Kevin forced a smile and gave him a playful push. “Yeah, Bro, I’ll see you guys tomorrow. We’ll go into town or something.” Tommy and Brian said their good-byes and the boys parted company for the day.

Tommy’s house was a little larger than Kevin’s, painted a similar weather-beaten white although clearly more care and maintenance has been put into his house than Kevin’s. He bounded through the front door, his eyes scanning the entranceway and hallway for any signs of his package. He poked his head into the kitchen, spying the nondescript brown box sitting on the table between his mother and father.

He made a beeline for the package before his mom intercepted him. “Not even an acknowledgment of us being in the room?” she mockingly admonished him, wiping the curly locks of blonde hair from his face.

“Stop, Mom! Hi, Dad!” he blurted out as he reached for the box.

“So, remind me why you needed to spend six months of your allowance for this?” his father asked while Tommy tore open the package excitedly.

“It’s a surprise for...” Tommy cut himself short. “I mean, I’m just looking forward to Halloween.” The boy delved into the contents of the package, procuring large sheets of fine brown fur wrapped in translucent plastic.

“Is there something you’d like to talk to us about?” his father asked softly, casting a glance at his wife.

“You know, you can talk to us about anything,” Tommy’s mom said soothingly.

Tommy pulled out the lower jaw of the werewolf costume, running his fingers along the jagged teeth as he looked up at his parents with confusion. “What are you talking about?”

“Well, we thought maybe you’d like to talk about someone,” Tommy’s father said.

Tommy thought for a moment, unsure where his parents were going with this line of questioning, though admittedly he felt embarrassed as a sloppy grin crossed his face imagining Brian’s reaction when he sees the costume. Before he could assemble the pieces in his mind, he blurted out Kevin’s name.

“Kevin? What about him?” his mother asked, casting a confused gaze over at her husband on this unexpected subject.

“I think his dad beat him up last night. He was wearing makeup to cover up a black eye, but he didn’t have it yesterday,” Tommy said, looking out the kitchen window toward Kevin’s house. “I’m worried about him,” he added.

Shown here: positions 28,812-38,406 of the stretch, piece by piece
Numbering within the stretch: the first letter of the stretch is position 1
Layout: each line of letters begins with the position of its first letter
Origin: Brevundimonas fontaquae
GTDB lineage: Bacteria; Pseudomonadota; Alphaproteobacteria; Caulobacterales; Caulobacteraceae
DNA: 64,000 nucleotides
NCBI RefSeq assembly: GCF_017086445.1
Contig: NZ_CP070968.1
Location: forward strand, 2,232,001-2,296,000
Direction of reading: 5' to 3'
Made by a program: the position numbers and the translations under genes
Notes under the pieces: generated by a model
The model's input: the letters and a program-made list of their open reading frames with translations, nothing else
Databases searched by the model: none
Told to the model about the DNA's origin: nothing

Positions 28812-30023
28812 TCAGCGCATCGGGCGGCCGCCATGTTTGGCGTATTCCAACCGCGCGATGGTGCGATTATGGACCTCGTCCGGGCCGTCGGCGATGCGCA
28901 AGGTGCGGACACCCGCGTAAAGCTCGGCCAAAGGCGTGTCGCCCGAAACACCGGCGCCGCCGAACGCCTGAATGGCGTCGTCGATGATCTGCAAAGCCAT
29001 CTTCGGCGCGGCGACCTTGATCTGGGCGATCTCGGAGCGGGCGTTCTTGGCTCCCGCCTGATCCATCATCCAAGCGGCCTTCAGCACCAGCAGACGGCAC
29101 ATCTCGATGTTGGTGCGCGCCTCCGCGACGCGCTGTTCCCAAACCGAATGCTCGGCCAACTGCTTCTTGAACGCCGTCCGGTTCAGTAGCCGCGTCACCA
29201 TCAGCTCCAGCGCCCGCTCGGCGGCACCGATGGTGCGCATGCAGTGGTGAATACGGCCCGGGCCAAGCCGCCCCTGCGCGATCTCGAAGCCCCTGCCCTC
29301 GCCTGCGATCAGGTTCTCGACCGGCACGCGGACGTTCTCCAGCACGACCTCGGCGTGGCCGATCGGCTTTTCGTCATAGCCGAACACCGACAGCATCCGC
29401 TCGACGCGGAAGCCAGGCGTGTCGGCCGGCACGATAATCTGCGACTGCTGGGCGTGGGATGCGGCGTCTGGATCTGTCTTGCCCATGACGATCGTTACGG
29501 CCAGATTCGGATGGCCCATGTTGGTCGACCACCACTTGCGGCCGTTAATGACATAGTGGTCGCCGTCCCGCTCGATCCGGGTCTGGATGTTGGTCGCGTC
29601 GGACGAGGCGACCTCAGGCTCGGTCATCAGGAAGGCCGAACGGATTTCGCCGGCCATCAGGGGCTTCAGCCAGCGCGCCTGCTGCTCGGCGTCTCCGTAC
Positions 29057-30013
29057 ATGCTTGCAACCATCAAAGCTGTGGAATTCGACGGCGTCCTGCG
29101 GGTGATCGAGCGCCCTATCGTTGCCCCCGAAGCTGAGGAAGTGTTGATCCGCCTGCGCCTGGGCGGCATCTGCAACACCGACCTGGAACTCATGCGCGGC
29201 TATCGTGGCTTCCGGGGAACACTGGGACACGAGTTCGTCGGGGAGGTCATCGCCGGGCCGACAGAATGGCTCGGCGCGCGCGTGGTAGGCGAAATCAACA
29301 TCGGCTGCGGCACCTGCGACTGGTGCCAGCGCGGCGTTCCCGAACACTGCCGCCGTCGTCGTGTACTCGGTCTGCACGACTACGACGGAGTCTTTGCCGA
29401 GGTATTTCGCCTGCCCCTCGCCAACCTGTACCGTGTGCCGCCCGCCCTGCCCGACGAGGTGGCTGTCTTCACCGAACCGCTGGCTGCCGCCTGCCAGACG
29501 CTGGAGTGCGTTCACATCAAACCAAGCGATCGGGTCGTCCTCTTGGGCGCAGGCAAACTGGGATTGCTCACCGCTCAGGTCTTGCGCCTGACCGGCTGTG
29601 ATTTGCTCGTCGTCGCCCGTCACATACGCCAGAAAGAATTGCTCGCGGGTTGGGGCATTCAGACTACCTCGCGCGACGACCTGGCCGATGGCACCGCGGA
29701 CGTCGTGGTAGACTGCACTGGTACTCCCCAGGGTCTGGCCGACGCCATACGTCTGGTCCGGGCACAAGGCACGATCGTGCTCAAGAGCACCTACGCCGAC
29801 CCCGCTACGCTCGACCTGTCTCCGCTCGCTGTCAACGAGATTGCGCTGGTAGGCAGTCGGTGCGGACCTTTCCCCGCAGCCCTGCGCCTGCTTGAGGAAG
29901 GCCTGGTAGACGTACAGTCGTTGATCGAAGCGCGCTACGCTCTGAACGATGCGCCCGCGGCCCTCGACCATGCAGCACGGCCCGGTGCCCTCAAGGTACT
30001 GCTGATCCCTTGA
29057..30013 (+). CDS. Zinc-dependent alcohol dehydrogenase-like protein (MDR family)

“That’s a serious accusation, Tommy. Has Kevin given you any indication of this?” his father asked, looking troubled.

Tommy shook his head. “No, but he acts afraid to go home. Every day on the bus you can see him start shaking the closer we get.”

“That’s a worrying sign, Tommy, but we need to know the whole story. Kevin is lucky to have you as a friend. I think the best thing you can do right now is be there for him, and let him know that when he’s ready to talk, you’ll listen,” his father instructed.

“Is there anything else, anything Kevin’s said that would make you feel there’s trouble with his father?” his mother interjected.

Tommy thought for a moment. “Kevin’s mentioned his dad drinks a lot. I think that’s when he gets in trouble.”

His mother rolled her eyes and shook her head. “Isn’t it always?” she whispered to no one in particular. “Your father is right, Tommy. Let know Kevin that you’re there for him. There is a counselor at your school trained for this kind of thing, so Kevin has options if he’s in trouble.”

“Couldn’t you talk to his dad, make him stop?” he asked his father.

Tommy’s father leaned back in his chair and sighed. “It’s not that easy, kiddo. Nobody likes to be told how to raise their child, and I’m afraid if we stick our noses into his business, he might take it out on Kevin. It would be best if the school became involved in this.”

Disappointed, Tommy knew this was a problem that couldn’t easily be solved. He pulled out the remaining mass of soft brown fur and the upper jaw of his werewolf costume. “Some assembly required,” he moaned, pulling out a plastic bag full of plastic claws.

“I hope you’re not expecting me to do all the work,” Tommy’s mother warned.

“Uh, no, of course not, Mom!” he replied, his bright, blue pleading eyes belying his underlying intent.

“Well, if you like I can take the measurements and help you get started this weekend,” his mom offered diplomatically.